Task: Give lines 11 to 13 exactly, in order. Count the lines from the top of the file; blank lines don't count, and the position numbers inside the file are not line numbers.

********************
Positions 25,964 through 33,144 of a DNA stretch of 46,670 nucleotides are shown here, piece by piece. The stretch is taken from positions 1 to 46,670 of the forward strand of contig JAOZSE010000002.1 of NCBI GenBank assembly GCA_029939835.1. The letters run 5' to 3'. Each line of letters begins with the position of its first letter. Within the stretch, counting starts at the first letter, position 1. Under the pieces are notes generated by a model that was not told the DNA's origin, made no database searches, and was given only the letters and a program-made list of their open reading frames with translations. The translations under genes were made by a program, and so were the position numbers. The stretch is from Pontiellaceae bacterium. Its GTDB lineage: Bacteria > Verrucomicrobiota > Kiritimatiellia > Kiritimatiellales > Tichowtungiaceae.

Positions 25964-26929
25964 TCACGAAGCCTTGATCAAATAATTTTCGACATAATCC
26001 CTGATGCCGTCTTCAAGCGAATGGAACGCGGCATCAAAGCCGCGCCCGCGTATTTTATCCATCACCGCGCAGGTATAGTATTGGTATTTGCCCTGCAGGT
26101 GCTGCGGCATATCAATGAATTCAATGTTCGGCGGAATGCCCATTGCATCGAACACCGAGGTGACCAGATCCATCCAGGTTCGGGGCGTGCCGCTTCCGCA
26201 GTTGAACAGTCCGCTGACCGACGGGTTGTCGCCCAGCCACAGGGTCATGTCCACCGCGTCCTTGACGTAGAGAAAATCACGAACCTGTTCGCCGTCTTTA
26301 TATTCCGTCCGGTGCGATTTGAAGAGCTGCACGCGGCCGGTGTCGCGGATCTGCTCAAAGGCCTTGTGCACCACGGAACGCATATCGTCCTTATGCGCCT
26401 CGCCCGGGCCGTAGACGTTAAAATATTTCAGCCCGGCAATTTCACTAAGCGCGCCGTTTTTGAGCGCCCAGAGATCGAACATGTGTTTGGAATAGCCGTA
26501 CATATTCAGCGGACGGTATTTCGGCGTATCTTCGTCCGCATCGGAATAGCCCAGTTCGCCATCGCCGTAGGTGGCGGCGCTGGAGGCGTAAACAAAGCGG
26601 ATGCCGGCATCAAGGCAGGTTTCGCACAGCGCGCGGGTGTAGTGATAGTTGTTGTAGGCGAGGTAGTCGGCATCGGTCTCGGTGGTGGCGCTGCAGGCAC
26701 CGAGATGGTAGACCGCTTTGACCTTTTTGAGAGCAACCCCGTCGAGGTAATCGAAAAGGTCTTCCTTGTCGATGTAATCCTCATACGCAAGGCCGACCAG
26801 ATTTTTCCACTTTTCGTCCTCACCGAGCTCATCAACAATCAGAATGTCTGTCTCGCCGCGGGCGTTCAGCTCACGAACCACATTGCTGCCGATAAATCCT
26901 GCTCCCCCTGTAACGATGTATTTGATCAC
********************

26701 CGAGATGGTAGACCGCTTTGACCTTTTTGAGAGCAACCCCGTCGAGGTAATCGAAAAGGTCTTCCTTGTCGATGTAATCCTCATACGCAAGGCCGACCAG
26801 ATTTTTCCACTTTTCGTCCTCACCGAGCTCATCAACAATCAGAATGTCTGTCTCGCCGCGGGCGTTCAGCTCACGAACCACATTGCTGCCGATAAATCCT
26901 GCTCCCCCTGTAACGATGTATTTGATCAC